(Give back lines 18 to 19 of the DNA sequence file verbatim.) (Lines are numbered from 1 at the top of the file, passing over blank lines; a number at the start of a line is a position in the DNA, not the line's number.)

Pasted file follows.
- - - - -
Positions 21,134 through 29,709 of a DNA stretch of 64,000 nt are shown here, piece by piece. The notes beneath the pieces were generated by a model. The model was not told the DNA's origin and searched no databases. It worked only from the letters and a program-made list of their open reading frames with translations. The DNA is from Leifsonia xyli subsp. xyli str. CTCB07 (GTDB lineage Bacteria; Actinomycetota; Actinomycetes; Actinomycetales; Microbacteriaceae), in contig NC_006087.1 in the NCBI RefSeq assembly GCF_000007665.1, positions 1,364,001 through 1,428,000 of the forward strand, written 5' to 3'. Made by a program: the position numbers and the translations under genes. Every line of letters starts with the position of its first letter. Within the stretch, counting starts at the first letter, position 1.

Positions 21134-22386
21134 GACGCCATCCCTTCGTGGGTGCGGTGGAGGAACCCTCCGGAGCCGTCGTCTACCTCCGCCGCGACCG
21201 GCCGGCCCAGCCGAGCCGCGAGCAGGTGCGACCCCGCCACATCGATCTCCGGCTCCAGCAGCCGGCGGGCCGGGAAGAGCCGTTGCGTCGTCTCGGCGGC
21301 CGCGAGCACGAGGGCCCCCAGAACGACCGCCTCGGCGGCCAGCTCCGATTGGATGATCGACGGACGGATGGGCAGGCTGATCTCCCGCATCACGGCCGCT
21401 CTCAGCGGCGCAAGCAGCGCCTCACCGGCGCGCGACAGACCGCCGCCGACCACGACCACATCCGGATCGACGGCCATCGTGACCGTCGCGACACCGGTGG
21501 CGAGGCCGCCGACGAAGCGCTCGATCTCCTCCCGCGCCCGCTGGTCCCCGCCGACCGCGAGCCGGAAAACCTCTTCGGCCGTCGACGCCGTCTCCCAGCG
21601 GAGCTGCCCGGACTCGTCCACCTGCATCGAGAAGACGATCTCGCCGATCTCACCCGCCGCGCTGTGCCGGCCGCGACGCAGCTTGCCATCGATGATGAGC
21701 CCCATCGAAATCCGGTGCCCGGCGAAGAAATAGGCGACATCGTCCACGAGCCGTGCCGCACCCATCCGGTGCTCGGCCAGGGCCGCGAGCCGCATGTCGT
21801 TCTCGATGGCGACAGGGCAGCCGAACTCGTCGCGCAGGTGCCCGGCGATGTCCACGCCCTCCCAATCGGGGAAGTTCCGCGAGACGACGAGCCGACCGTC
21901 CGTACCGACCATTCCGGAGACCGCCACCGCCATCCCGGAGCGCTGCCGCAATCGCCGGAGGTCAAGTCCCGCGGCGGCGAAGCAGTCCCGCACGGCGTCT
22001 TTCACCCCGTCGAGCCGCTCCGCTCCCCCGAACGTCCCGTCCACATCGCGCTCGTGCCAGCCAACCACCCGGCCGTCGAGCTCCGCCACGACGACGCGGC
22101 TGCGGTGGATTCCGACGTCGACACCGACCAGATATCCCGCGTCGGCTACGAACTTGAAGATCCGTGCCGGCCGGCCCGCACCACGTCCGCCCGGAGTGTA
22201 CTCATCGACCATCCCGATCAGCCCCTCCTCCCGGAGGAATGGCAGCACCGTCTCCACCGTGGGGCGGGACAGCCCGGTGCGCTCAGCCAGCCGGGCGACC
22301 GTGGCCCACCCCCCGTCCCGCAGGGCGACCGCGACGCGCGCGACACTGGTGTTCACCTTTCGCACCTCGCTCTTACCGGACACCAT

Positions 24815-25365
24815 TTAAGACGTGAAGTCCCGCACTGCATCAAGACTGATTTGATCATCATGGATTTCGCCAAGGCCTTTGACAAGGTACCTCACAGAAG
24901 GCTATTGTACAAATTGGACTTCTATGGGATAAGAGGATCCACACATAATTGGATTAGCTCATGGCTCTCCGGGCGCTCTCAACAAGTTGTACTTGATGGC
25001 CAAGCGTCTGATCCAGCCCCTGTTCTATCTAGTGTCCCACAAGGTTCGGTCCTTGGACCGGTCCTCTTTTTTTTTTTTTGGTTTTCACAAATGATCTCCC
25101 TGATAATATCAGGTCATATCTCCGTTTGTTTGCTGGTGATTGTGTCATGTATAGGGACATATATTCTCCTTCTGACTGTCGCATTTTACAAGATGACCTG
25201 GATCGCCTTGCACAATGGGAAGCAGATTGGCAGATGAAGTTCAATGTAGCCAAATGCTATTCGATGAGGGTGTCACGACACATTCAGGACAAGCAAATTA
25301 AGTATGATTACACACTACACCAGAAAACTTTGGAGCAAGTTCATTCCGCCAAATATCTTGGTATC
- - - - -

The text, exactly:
24901 GCTATTGTACAAATTGGACTTCTATGGGATAAGAGGATCCACACATAATTGGATTAGCTCATGGCTCTCCGGGCGCTCTCAACAAGTTGTACTTGATGGC
25001 CAAGCGTCTGATCCAGCCCCTGTTCTATCTAGTGTCCCACAAGGTTCGGTCCTTGGACCGGTCCTCTTTTTTTTTTTTTGGTTTTCACAAATGATCTCCC